2015 Humanitarian Needs Overview: The Gambia, December 2014

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Food and Nutrition Security

All efforts at recovery since the massive crop failure in 2011 have, from one year to the other, been aborted by climate-related shocks. In 2014, the late onset of rains led to low agricultural production. The significant number of dry spells caused a lot of destruction, particularly on the rice fields. As a result, the estimated production of most crops has drastically reduced. Rice and groundnuts performed particularly badly in almost all regions, except the Upper River Region.

Drought and poor distribution of rains are estimated to result in a 52 per cent reduction in cereal production compared to 2013, and a 47 per cent reduction compared to the last five years’ average (CILSS Midterm review 2014). Households in almost all regions are affected by low purchasing power due to poor harvests, especially where agriculture is the main source of employment and income.

Food prices continue to increase mainly due to the reduced production of cereals, especially rice. The unfavourable exchange rate of the Dalasi against major currencies is expected to worsen in the coming months from the combined effects of poor production of the export crops and very low tourist arrivals. This price increase will be compounded directly through importation, and indirectly through its impact on fuel and transportation whichhave further affected households.

The nutrition status of children under five is likely to worsen in 2015 due to several factors including: poverty; increasing household food insecurity; poor infant feeding practices; increased disease burden particularly related to inadequate WASH services; limited knowledge and low awareness of care givers with regard to essential nutritional and hygiene practices.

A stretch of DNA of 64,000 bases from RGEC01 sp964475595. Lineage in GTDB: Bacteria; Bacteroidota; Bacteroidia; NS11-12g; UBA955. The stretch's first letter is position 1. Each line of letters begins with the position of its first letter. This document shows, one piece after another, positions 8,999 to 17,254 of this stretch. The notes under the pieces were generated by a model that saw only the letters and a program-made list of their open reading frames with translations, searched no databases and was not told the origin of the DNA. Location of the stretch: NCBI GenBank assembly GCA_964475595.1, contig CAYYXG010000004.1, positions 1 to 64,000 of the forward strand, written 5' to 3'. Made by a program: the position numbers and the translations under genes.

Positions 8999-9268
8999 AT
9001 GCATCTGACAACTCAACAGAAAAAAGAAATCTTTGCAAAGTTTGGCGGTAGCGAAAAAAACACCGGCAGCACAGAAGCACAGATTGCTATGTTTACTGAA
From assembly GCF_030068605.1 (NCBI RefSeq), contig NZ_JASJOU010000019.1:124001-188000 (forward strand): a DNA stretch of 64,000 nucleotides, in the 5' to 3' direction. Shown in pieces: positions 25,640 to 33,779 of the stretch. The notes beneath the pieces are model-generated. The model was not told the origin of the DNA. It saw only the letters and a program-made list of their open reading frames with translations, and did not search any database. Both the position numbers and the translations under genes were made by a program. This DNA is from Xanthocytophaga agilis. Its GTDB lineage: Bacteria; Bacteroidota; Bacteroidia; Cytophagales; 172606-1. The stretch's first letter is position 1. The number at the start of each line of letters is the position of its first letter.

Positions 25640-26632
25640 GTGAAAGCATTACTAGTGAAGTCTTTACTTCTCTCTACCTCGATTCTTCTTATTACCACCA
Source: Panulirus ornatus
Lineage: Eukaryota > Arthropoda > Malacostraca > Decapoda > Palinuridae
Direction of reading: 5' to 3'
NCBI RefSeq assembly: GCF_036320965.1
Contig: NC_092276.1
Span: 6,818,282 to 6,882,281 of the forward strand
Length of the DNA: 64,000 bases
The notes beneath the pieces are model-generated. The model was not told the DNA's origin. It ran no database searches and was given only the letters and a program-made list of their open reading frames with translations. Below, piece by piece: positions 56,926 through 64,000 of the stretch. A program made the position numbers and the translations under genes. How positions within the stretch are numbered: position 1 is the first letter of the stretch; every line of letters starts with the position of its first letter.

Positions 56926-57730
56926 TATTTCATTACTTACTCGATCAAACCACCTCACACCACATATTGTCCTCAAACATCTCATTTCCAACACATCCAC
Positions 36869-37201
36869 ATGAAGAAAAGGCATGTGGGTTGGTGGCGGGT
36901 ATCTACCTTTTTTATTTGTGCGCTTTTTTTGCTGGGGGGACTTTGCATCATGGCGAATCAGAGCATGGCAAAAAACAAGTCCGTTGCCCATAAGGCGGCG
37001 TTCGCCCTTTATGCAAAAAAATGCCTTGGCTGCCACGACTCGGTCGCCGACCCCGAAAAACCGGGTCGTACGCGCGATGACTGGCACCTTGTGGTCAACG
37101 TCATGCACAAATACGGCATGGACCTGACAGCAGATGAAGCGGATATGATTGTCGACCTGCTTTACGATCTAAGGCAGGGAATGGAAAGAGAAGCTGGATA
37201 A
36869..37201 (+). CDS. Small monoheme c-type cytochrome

Notable is a negative trend in the prevalence of both wasting (acute malnutrition) and stunting (chronic malnutrition). According to the 2010 Multiple Indicator Cluster Survey (MICS IV), the prevalence of wasting among children under five at the national level increased from 6.4 per cent in 2005, to 9.5 per cent in 2010. The 2012 Standardised Monitoring and Assessment in Relief Transitions (SMART) indicated 9.9 per cent were wasted while 1.6 per cent was severely wasted. In 2013, the Gambia Demographic Health Survey (GDHS) estimated that 11.5 per cent were wasted and 4.2 per cent severely wasted.

Stunting rates among children under five also show the same trends. The MICS 2005 estimated stunting at 22.4 per cent compared to 24.5 per cent as reported by the DHS (2013). The estimated burden of moderate acute malnutrition (MAM) among children under five is currently estimated at 56,839, while severe acute malnutrition (SAM) is at 10,217 children between 6-59 months based on the 2013 national population census projections and SMART 2012. The prevalence of malnourished pregnant and lactating women in the reproductive age group (15-49) is estimated at 45,944.

UN Office for the Coordination of Humanitarian Affairs
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